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Old 11-17-2014, 06:44 PM   #1
ASTRAPI
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Question How to specify password to scp?


Hi

I try to remote transfer a file from one server to another like:

Code:
scp -P 22000 -p 0U9h1j847 root@176.789.456.123:/home/user/public_html/blog/file.gz /home/nginx/domains/mydomain.com
and i am getting :

Code:
cp: cannot stat `0U9h1j847': No such file or directory
What is wrong?
 
Old 11-17-2014, 06:50 PM   #2
szboardstretcher
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Have you checked to see what the -p switch means?
 
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Old 11-17-2014, 06:50 PM   #3
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according to the manpage for scp, the -p option is to preserve timestamps on the files (and not the password). if you run it without the -p option it should prompt you for password.

if you are trying to automate something you should set up public key encryption:
http://linuxproblem.org/art_9.html
 
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Old 11-17-2014, 06:54 PM   #4
szboardstretcher
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I agree with schneidz. But if you are stuck and need to use a password with SCP you can always use 'sshpass' or 'expect'. A quick internet search will turn up plenty of examples for both of them.
 
Old 11-17-2014, 07:31 PM   #5
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Hi,
Quote:
Originally Posted by szboardstretcher View Post
But if you are stuck and need to use a password with SCP you can always use 'sshpass' or 'expect'.
Both of these methods have serious security problems.

You should instead use public/private key authentication either with ssh-agent or with a private key that is not protected by a passphrase but has limited functionality using the command="XXX" option in the authorized_keys file.

Evo2.
 
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Old 11-17-2014, 09:15 PM   #6
szboardstretcher
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Quote:
You should instead use public/private key authentication
Thats what schneidz said here:

Quote:
if you are trying to automate something you should set up public key encryption:
and as far as this goes:

Quote:
Both of these methods have serious security problems.
True - only if you are talking about making a permanent script.

Using expect and sshpass for a short term, one run script is not necisarrily a security problem. As I mentioned, 'if you are stuck' and absolutely have to get this done with a password, then they are good fire and forget solutions, but shouldn't be used for permanent scripts.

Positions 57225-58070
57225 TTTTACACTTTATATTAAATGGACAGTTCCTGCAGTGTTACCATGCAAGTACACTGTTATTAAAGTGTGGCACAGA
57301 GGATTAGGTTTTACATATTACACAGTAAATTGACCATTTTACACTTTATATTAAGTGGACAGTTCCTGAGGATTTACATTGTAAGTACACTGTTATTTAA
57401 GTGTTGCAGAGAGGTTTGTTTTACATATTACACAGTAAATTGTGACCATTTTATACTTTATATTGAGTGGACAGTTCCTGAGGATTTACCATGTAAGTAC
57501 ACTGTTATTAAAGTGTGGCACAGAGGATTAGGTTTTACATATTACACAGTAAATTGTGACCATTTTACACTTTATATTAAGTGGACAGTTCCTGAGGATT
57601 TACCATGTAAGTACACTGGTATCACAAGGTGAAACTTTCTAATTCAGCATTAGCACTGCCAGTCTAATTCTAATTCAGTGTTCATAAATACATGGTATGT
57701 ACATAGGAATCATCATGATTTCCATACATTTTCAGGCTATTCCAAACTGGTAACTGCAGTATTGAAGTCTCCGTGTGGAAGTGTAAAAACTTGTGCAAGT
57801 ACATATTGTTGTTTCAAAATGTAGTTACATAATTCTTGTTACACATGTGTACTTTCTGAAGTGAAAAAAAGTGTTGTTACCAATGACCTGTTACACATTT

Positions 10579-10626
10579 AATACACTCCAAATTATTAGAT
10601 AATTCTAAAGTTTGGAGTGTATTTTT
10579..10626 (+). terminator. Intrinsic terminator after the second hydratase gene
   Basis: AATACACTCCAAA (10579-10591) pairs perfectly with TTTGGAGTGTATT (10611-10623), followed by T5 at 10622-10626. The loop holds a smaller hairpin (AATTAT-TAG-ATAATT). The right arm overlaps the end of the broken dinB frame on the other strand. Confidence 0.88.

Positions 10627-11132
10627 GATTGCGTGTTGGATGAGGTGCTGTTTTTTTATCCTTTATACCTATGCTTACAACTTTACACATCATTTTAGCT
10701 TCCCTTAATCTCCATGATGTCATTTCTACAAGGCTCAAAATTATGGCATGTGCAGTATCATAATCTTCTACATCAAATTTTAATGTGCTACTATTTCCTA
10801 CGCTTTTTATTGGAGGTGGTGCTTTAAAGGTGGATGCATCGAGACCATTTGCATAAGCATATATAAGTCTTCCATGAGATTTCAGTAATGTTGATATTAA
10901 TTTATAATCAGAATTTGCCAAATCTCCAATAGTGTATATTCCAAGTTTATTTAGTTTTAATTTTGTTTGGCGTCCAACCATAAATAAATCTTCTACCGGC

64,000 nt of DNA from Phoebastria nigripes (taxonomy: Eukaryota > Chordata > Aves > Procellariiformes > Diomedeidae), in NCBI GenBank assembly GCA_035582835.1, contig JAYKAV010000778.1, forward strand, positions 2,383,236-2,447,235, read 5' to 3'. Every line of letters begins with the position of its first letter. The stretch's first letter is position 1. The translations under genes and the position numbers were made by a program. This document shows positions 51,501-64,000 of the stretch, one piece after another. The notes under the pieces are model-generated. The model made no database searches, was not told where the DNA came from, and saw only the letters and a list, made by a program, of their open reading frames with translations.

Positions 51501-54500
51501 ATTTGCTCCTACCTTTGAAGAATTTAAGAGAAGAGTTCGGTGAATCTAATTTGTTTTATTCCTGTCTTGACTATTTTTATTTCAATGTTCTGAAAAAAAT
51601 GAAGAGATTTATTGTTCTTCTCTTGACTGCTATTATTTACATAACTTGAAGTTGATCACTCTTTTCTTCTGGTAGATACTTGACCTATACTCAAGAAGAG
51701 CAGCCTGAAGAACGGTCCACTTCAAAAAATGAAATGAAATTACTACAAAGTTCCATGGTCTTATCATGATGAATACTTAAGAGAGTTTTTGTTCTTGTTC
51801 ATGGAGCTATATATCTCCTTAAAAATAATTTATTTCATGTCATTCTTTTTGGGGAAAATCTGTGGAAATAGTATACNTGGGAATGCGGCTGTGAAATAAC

Also, the bigger security problem is that they are using passwords at all. But that is a whole different question.

Last edited by szboardstretcher; 11-17-2014 at 09:22 PM.
 
Old 11-17-2014, 09:48 PM   #7
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Hi,
Quote:
Originally Posted by szboardstretcher View Post
True - only if you are talking about making a permanent script.
Sorry, but I disagree. Even if it is not permanent it still means that the root password will be stored in plain text on that machine.
Quote:
Originally Posted by szboardstretcher View Post
Using expect and sshpass for a short term, one run script is not necisarrily a security problem.
Not only is it a security problem, it is also wasted effort. Why bother setting this up if it is only to be used once. Just enter the password at the prompt.
Quote:
Originally Posted by szboardstretcher View Post
As I mentioned, 'if you are stuck' and absolutely have to get this done with a password, then they are good fire and forget solutions, but shouldn't be used for permanent scripts.
The OP clearly has root access on that machine, so presumably OP can configure it to accept public key authentication (which is anyway the default on any sshd install I've seen).
Quote:
Originally Posted by szboardstretcher View Post
Also, the bigger security problem is that they are using passwords at all. But that is a whole different question.
Actually, I'd probably argue that allowing root to ssh in is a bigger problem.

Evo2.
 
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Old 11-18-2014, 08:32 AM   #8
szboardstretcher
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I think you are right on all counts.

An explanation though:

It would be stored on the computer temporarily. That means that it is deleted afterward.

I create scripts all the time that are only used for an hour or so. And sometimes I hardcode a password into them, so I don't have to re-type the password 100 times while I am testing the script. Once I'm done, the script is wiped.

I applaud you if you have never, ever made a script that you had to hard code a password in for temporary usage. But for some of us, this happens occasionally.

And perhaps you work in an environment where you can just willy-nilly change the authentication method from password to ssh-keys. Thats applaudable too. But not everyone has that kind of freedom, and we are stuck with workarounds until it can be changed.

Last edited by szboardstretcher; 11-18-2014 at 08:57 AM.
 
Old 11-18-2014, 10:10 PM   #9
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You should still use the PKI instead.

There is a frequent "forgetting" to delete the file containing the password...
 
  


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